At the 58th edition of the Venice Biennale, titled as ‘May You Live in Interesting Times,’ India marks its presence for the second time following an interval of eight long years. The exhibition ‘Our time for a future caring,’ at the Indian Pavilion revolves around the ongoing celebrations for the 150th anniversary of the birth of Gandhi. The display highlights some of the rich artistic works that have been created in response to the memory and philosophies of Mahatma Gandhi, from the previous century to the present day. Hosted by the Ministry of Culture, Government of India, National Gallery of Modern Art (NGMA), Confederation of Indian Industries (CII) and Kiran Nadar Museum of Art (KNMA), the show is curated by Roobina Karode. The artists showcased at the pavilion include, Nandalal Bose, M F Husain, Rummana Hussain, Atul Dodiya, Shakuntala Kulkarni, Ashim Purkayastha, Jitish Kallat and G R Iranna.
PB: It took India nearly 116 years to reach Venice for the first time in 2011, followed by a gap of 8 years. According to you, why there have been these voids in India’s participation?
Kiran Nadar: After an 8 year hiatus, India makes a crucial return to the Venice Biennale, the world’s oldest and most prestigious art event with the theme ‘150 years of Gandhi.’ This is only the second time that India has participated, which makes the revival of the pavilion so crucial. Through this, we hope to establish a sustainable private-public partnership model that can be replicated with ease in the future. We feel the India Pavilion is important because it puts Indian art on the map, bringing with it recognition and awareness of our country’s rich artistic heritage and talent. It is so important that we maintain our presence at the Venice Biennale, to help open up different avenues and nurture the talent of Indian artists.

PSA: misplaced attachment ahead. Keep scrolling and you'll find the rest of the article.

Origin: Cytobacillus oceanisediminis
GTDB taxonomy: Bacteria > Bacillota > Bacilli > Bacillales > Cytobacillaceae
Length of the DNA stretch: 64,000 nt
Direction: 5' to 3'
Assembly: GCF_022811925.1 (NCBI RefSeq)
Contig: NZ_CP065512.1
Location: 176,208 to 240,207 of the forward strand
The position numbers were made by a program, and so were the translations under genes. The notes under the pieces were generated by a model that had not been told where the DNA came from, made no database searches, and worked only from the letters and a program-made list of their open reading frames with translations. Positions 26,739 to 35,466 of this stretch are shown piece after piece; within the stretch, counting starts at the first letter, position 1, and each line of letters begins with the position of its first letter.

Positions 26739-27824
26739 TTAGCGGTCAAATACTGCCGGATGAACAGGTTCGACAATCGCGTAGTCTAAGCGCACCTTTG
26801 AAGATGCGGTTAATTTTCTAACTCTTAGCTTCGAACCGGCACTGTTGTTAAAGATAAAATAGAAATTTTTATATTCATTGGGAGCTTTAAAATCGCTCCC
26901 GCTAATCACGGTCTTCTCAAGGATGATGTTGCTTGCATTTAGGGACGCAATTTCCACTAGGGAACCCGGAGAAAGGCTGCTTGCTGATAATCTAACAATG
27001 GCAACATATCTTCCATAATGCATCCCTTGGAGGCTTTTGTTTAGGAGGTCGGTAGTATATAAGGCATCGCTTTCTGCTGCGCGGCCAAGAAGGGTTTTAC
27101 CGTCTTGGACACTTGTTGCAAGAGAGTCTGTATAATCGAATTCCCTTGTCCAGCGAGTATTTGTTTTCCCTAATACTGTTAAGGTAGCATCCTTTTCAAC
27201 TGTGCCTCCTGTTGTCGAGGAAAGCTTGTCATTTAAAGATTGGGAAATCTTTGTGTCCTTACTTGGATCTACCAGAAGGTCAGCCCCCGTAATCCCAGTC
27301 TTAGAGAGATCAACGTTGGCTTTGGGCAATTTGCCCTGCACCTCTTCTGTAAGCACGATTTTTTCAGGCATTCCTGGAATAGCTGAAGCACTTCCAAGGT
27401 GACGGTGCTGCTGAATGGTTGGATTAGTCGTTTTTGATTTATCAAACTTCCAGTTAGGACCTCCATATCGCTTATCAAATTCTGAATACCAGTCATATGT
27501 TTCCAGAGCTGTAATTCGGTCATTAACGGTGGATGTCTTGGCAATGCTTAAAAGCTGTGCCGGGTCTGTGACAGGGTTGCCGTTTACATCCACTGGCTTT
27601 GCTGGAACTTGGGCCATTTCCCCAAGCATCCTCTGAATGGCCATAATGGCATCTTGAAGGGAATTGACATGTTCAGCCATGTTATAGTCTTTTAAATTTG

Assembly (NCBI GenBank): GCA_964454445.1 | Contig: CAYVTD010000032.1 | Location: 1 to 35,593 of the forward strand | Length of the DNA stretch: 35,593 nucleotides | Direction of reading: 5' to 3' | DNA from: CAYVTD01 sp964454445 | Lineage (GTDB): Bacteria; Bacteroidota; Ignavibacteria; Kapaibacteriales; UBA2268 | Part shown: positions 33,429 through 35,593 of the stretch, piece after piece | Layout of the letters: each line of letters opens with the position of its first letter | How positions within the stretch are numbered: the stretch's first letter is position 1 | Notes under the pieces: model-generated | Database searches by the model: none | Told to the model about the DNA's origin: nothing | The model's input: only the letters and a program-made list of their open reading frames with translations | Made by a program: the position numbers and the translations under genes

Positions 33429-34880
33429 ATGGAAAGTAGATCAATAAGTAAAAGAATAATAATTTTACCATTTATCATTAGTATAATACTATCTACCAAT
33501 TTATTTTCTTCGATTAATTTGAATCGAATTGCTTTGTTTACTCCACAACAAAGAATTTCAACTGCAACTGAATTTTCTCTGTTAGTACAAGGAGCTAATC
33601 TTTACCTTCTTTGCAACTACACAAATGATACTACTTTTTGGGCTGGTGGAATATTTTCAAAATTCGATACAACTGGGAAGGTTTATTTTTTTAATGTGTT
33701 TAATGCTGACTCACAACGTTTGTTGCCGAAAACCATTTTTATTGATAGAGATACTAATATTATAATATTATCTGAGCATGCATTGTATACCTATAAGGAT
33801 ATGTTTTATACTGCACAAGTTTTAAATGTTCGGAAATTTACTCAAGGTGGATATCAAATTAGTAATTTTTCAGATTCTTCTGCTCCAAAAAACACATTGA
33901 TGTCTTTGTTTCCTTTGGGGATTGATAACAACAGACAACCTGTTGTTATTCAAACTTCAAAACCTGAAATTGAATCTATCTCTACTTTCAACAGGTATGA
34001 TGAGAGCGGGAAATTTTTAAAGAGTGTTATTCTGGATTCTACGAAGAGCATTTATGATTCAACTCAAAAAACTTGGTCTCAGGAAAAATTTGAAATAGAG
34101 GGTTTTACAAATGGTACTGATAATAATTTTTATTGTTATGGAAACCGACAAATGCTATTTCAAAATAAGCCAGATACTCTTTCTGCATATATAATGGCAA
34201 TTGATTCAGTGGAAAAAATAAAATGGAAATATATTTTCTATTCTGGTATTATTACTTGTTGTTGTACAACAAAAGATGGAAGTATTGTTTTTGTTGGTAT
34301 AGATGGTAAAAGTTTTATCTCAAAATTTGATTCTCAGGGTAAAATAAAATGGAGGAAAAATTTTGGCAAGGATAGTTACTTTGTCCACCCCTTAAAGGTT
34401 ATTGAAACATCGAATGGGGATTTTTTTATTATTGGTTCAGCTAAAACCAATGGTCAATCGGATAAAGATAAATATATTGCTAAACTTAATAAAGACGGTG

Director General, NGMA: Lalit Kala Akademi (the National Academy of Arts) organized and managed the India Pavilion in 2011. Afterwards, no one came forward to take on this responsibility because there was no impetus from the artists’ community and the government did not consider the Venice Biennale seriously. This is the first time the NGMA has created the pavilion in collaboration with private bodies and the experience has been great. I am hopeful that the India Pavilion will become a regular fixture in the coming editions, as we are in discussion with the government and the Director of the Venice Biennale to acquire a permanent space for India.
Jitish Kallat: India’s long-standing absence from a platform like the Venice Biennale, even when much smaller countries manage to participate, represents the continual neglect of our successive governments when it comes to art and culture. I hope this participation is not just a one-off instance and it will inspire the government to engage more productively in the art and culture of this country.